EDUCATIONAL OBJECTIVES OF THE COMMUNITY HEALTH UNDERGRADUATE CURRICULUM Over-arched by the vision and mission of the University of Uyo and underpinned by the aims and objectives of the College of Health Sciences, the educational objectives of the department of community health MBBS curriculum are; to
1. Introduce to the student, the concept and purview of community health and its relevance in the health care system of Nigeria.
2. Familiarize the students with the major communicable and non-communicable diseases in Nigeria and the measures adopted to control them.
3. Equip the students with the knowledge and skills needed to work as a medical graduate with minimal supervision in the primary health care setting in Nigeria, in collaboration with other members of the health team in order to reduce morbidity and mortality in the community and also to improve the quality of life generally.
4. Orientate the students to a holistic perspective of health and illness.
5. Impart to the students the basic skills and knowledge for assessing health situations and services and for evaluating health action and outcome.
6. Fulfill the NUC approved academic standards requirements as it pertains to community health.
The curriculum has been developed to meet the present needs of the students, institution and society, and it has the potential to evolve in response to future needs. The content is formulated at the appropriate level for undergraduate medical education as guided by the minimum standard precepts made available by the NUC, but local relevance commands prime consideration. Administrative arrangements, physical environment, teaching methods and institutional stability are factors that will affect delivery of the curriculum to achieve expected outcome. Each of these aspects can be evaluated as an integral part of the rubric of minimum standards. Community health education expressed in this curriculum is designed to be actualized in two complementary settings: the institution and the community.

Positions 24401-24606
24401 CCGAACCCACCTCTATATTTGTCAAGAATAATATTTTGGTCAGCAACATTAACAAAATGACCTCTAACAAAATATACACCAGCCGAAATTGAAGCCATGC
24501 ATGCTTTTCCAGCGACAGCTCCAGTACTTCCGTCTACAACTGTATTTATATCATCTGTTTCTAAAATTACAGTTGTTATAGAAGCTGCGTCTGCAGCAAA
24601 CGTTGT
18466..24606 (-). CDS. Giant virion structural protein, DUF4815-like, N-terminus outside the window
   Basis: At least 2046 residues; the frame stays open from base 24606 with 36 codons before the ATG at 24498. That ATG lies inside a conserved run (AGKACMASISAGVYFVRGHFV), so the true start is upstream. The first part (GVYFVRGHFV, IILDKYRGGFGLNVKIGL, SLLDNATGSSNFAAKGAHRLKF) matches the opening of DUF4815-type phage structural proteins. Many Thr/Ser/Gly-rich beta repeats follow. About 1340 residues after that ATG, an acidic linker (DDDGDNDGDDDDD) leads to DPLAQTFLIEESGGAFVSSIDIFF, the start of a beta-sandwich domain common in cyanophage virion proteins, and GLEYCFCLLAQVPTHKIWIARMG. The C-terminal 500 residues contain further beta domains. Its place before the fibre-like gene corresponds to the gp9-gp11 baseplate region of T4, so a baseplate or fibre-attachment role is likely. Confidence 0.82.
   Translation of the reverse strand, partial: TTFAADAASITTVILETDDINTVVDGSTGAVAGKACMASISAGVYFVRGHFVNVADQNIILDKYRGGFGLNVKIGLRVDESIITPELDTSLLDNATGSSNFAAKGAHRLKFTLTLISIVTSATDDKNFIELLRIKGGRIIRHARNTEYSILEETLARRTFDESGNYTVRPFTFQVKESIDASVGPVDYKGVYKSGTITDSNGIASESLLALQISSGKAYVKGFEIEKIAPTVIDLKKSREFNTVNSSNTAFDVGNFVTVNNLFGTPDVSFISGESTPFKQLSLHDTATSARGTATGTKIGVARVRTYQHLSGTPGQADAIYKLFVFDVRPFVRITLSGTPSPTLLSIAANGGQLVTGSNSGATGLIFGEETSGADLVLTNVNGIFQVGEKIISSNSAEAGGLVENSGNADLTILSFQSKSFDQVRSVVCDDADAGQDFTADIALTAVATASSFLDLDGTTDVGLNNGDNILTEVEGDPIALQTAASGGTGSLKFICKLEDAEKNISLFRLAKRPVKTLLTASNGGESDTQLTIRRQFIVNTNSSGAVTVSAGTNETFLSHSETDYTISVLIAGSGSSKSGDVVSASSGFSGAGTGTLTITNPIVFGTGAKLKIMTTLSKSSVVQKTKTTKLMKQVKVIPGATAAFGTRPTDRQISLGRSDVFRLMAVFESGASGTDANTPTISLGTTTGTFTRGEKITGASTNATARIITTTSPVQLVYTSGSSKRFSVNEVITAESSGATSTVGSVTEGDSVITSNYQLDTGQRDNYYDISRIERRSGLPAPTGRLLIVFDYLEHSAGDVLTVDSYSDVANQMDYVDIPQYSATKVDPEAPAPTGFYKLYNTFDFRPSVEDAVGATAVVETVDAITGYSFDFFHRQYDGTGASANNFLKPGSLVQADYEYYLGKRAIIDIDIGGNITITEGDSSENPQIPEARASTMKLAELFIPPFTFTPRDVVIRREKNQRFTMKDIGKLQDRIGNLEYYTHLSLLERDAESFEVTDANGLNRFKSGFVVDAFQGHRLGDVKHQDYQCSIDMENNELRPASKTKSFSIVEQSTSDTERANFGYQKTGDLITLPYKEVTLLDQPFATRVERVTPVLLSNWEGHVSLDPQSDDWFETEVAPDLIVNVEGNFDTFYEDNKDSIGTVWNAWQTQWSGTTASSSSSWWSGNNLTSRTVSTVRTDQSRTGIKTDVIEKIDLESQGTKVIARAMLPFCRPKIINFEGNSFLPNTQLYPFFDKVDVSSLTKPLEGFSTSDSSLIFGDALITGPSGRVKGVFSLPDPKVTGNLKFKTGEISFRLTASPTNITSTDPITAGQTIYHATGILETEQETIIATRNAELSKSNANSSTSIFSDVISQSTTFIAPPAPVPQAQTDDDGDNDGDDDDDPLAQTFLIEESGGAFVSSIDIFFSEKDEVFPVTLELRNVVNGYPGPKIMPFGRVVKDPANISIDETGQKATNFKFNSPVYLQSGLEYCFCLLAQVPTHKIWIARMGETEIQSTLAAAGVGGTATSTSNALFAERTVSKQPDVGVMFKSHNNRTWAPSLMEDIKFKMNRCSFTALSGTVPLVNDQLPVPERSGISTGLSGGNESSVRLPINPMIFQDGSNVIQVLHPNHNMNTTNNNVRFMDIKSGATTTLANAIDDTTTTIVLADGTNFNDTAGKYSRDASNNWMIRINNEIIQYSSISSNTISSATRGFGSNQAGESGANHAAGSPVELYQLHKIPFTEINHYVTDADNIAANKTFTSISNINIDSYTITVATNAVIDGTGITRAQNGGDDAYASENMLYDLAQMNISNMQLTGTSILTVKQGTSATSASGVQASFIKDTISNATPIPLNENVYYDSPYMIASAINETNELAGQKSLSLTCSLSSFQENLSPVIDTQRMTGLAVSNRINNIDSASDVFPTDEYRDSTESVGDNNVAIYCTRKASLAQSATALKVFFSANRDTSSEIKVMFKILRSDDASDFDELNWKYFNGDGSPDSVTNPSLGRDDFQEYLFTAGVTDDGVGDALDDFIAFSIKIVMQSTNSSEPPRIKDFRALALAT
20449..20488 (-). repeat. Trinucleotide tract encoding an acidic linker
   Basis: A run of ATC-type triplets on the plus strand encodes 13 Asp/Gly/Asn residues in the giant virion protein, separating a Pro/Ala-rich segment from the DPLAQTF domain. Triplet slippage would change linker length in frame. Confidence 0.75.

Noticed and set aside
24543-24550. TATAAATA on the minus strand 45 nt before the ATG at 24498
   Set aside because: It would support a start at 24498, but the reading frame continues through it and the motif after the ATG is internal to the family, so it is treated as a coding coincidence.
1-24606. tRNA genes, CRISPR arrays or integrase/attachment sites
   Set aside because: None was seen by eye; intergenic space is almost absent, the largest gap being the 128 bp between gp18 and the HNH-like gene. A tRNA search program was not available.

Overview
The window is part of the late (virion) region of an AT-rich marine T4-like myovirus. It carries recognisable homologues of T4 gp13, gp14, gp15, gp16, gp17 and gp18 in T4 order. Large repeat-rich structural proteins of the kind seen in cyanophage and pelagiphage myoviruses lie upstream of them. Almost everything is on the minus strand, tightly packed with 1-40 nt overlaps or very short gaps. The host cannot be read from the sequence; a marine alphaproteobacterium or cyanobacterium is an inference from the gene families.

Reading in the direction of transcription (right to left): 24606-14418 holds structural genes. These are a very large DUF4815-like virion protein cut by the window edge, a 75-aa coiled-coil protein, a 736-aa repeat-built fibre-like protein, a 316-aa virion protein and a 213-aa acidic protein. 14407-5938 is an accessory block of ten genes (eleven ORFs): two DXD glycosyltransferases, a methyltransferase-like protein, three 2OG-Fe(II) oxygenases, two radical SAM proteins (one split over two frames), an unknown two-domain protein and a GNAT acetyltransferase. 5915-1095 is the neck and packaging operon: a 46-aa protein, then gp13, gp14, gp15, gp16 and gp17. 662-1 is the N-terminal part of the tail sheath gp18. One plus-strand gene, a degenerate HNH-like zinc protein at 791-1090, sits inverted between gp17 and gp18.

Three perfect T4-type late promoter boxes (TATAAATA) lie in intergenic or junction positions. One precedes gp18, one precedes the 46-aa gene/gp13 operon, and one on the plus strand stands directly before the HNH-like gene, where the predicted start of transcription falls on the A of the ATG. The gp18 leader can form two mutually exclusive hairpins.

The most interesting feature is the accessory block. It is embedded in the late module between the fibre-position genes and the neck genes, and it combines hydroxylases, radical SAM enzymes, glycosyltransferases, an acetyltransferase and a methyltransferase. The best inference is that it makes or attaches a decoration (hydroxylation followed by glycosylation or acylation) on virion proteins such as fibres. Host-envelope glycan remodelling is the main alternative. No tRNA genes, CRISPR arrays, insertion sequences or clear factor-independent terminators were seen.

Subspecialties in Public Health
1. Epidemiology and Control of Diseases
2. Medical Statistics
3. Family Health
4. Environmental Health
5. Health Management
6. Occupational Health
7. International/Port Health
8. Social and Rehabilitative Medicine
9. Health Education 10. Public Health Nutrition 11. Other Evolving areas include: (i) Demography (ii) Sociology and Behavioural Sciences Postings in Community Health The posting in Community Health lasts for 12 weeks and is as follows; 1. Rural Posting – 3 weeks During the Rural posting, students are expected to: (i) Visit a rural community in Ukpom, to understand community structure and development skill in community diagnosis and situation analysis as well as provide possible interventions. (ii) Be exposed to the primary and secondary level of healthcare delivery in a rural setting and acquired a wholistic approach to management of patients. (iii) Visit places of public health interests and alternative healthcare providers in the rural communities. (iv) Know the epidemiology of common diseases through tutorials and seminar presentations. (v) Understand the concept and practice of Primary Health Care (PHC). 2. Urban Posting – 3 weeks During the Urban posting the students are expected to; (i) Familiarize themselves with various components of environmental health in the community through visits to Abattoir, Water Corporation, etc. (ii) Understand the principle of Hazard control in a typical occupational setting. (iii) Gain experience in rehabilitative services by visiting rehabilitation centres. (iv) Understand current concepts in International Health like MDGs/SDGs, Emerging and Re-emerging diseases, climate change, etc. (v) Understand the concept of Health education and communication as well as Health Management through tutorials. 3. Block Posting – 6 weeks During the Block posting, students are expected to; (i) Have lectures in various subspecialties n Public Health (ii) Carry out their project writing and produce a bound copy at the end of the posting. (iii) Have practical exposures at the Public Health Laboratory and Public Health Museum